“Don’t put your paws on my property,” has a whole new meaning after a recent state Supreme Court ruling. Police are always looking for ways to nail drug dealers and police dogs have proven to be great tools for sniffing out drug crimes.
People can hide drugs from view, but they often get caught thanks to a police dog’s sniffer. The scent of drugs in the air can be picked quickly by K-9 cops. What happens when the sniffer reveals drugs, but the K-9 oversteps its legal boundaries? That is the question that the U.S. Supreme Court will decide.
From Fox News:
Petitioners are asking the U.S. Supreme Court to hear a case in which they claim a police K-9 officer violated the Constitution by jumping up and placing its paws on a vehicle during a traffic stop.
The lower court case came about after a police dog in Idaho sniffed out meth residue and drug paraphernalia during a traffic stop. The problem, according to the defense, is that the K-9 also jumped and placed his front paws onto the door of the car. That, petitioners argued, violated the Fourth Amendment’s prohibition against “unreasonable searches.”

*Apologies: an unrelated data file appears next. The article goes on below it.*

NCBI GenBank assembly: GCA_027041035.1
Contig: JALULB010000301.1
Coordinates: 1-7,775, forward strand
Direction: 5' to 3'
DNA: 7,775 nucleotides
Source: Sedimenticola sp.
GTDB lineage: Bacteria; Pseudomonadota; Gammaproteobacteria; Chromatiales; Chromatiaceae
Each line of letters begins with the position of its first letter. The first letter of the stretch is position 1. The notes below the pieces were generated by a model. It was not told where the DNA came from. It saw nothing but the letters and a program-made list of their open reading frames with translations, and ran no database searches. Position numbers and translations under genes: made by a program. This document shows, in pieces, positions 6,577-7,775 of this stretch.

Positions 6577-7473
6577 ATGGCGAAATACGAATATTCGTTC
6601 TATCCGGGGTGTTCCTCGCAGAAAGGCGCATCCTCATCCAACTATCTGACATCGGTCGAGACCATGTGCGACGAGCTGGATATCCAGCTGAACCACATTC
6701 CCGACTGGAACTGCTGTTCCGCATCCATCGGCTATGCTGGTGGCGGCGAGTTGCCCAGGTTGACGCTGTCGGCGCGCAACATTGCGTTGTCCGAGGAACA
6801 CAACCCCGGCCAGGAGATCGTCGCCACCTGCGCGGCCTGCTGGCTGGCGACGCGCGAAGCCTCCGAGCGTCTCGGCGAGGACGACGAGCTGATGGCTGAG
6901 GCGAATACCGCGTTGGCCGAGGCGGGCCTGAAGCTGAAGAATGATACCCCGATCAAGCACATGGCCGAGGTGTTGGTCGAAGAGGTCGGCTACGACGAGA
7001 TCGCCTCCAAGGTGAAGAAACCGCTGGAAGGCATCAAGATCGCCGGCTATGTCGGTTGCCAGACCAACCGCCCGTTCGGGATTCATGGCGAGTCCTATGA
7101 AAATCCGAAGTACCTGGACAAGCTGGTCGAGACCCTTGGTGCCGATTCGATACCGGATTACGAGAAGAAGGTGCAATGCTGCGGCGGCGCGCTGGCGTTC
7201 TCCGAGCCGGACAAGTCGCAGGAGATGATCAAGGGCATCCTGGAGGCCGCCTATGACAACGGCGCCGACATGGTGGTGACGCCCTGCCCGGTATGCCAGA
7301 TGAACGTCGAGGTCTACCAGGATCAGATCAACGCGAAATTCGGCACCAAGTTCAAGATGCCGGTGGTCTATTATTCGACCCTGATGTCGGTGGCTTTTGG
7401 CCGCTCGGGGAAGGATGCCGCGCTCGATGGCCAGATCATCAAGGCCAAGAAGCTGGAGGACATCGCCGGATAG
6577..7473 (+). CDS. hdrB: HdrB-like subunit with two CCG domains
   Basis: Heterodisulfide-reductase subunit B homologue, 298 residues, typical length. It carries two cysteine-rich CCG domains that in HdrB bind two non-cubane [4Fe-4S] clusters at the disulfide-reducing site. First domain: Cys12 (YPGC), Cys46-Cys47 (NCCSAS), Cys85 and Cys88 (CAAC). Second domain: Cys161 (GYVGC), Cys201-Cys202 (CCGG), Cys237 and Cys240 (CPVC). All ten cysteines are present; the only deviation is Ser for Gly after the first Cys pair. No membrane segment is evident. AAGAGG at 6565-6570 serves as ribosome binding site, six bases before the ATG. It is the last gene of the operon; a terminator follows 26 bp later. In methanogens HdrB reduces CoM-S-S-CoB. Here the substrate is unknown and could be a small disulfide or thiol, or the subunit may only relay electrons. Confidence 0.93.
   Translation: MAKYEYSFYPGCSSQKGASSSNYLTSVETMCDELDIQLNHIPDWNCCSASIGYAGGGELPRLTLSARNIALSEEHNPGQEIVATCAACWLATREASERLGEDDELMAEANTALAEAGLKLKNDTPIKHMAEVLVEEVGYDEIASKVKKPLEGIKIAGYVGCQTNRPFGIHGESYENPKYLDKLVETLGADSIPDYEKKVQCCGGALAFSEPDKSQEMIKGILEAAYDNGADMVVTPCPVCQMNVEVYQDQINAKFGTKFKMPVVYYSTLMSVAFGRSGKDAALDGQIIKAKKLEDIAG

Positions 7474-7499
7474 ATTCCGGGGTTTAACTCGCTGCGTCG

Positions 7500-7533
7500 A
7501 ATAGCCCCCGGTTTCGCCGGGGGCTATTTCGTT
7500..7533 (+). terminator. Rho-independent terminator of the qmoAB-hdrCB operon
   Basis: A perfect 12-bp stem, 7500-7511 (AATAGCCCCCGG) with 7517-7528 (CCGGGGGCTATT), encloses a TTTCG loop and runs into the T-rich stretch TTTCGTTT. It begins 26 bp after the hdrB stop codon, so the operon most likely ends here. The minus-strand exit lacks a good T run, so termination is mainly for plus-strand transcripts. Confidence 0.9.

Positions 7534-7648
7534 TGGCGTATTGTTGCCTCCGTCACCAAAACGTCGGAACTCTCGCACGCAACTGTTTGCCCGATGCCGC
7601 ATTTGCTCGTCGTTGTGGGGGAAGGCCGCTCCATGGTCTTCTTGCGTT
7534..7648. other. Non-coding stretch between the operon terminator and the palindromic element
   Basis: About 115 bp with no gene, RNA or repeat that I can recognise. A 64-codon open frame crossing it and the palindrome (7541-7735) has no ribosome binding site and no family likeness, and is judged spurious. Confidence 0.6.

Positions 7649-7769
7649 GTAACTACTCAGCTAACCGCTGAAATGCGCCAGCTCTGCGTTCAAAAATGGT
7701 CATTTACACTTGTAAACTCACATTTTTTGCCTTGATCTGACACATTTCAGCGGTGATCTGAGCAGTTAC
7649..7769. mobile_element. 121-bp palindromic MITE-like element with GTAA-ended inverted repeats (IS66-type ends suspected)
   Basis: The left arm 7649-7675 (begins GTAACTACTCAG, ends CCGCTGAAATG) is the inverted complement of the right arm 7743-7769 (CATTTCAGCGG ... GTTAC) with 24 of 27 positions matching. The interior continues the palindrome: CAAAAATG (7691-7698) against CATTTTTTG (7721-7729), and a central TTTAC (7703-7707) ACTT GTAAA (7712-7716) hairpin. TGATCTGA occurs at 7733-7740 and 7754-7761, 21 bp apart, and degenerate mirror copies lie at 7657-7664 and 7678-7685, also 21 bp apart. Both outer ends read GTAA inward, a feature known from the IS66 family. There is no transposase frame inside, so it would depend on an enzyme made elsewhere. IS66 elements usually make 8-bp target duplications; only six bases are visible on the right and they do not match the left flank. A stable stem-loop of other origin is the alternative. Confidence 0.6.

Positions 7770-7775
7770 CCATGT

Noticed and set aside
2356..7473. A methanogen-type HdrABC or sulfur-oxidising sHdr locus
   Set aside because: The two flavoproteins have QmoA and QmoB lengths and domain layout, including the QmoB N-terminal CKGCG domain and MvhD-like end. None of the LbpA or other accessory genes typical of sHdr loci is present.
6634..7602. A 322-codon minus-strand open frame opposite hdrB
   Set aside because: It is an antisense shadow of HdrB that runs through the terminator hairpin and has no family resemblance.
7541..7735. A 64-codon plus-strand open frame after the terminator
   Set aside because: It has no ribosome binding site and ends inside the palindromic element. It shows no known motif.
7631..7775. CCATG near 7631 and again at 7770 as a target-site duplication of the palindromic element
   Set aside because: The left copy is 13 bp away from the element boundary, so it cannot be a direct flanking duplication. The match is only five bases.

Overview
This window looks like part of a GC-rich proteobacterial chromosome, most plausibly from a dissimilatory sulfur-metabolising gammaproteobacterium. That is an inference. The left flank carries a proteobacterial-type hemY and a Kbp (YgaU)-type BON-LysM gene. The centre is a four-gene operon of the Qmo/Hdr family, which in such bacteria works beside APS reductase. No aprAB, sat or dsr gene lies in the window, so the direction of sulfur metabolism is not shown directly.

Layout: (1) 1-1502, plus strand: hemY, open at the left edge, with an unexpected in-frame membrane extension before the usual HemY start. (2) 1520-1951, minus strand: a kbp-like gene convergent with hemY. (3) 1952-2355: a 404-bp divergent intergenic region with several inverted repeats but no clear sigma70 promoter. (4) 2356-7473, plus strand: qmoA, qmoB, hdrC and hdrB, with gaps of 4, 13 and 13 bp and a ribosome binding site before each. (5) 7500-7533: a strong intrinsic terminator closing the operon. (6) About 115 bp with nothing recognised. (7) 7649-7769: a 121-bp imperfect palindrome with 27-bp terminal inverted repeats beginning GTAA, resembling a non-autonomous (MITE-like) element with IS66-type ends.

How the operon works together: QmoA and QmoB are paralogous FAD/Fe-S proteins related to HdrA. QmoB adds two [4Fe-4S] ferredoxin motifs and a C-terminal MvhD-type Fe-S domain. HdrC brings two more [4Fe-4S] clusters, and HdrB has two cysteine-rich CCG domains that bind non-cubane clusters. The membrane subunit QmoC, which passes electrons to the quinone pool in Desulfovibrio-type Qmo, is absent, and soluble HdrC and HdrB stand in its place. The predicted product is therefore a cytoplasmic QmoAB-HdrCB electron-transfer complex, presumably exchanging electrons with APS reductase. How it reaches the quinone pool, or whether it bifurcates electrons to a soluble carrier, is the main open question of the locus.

The driver of the car was ultimately convicted on felony drug possession charges. He claimed the K-9-supported conviction was wrong and appealed to the state Idaho Supreme Court.
A little leash control may have been warranted in this case as the higher court tossed the conviction. Judges ruled that the K-9’s pounce onto the car door constituted a “warrantless search.” It was a 3-2 ruling by the higher court that stated while police K-9s are free to sniff the air around a given vehicle, they are not allowed to attempt to get inside the vehicle without a warrant.
The judges elaborated on their decision further by stating that “the difference between a dog’s tail that brushes against the bumper of your vehicle as it walks by — and a dog who, without privilege or consent, approaches your vehicle to jump on its roof, sit on its hood, stand on its window or door.”
This may seem like a silly challenge to a felony drug case conviction for the U.S. Supreme Court to consider. But this isn’t the first time SCOTUS has taken up such a case. In 2013 the high court ruled that it is unconstitutional for police to bring a drug search dog onto a suspect’s property without a search warrant.
- High court rules that police K-9 paws on cars are not allowed.
- Convicted drug user gets big win after bust from traffic stop.
- S. Supreme Court takes up case where conviction was overturned.
Source: Fox News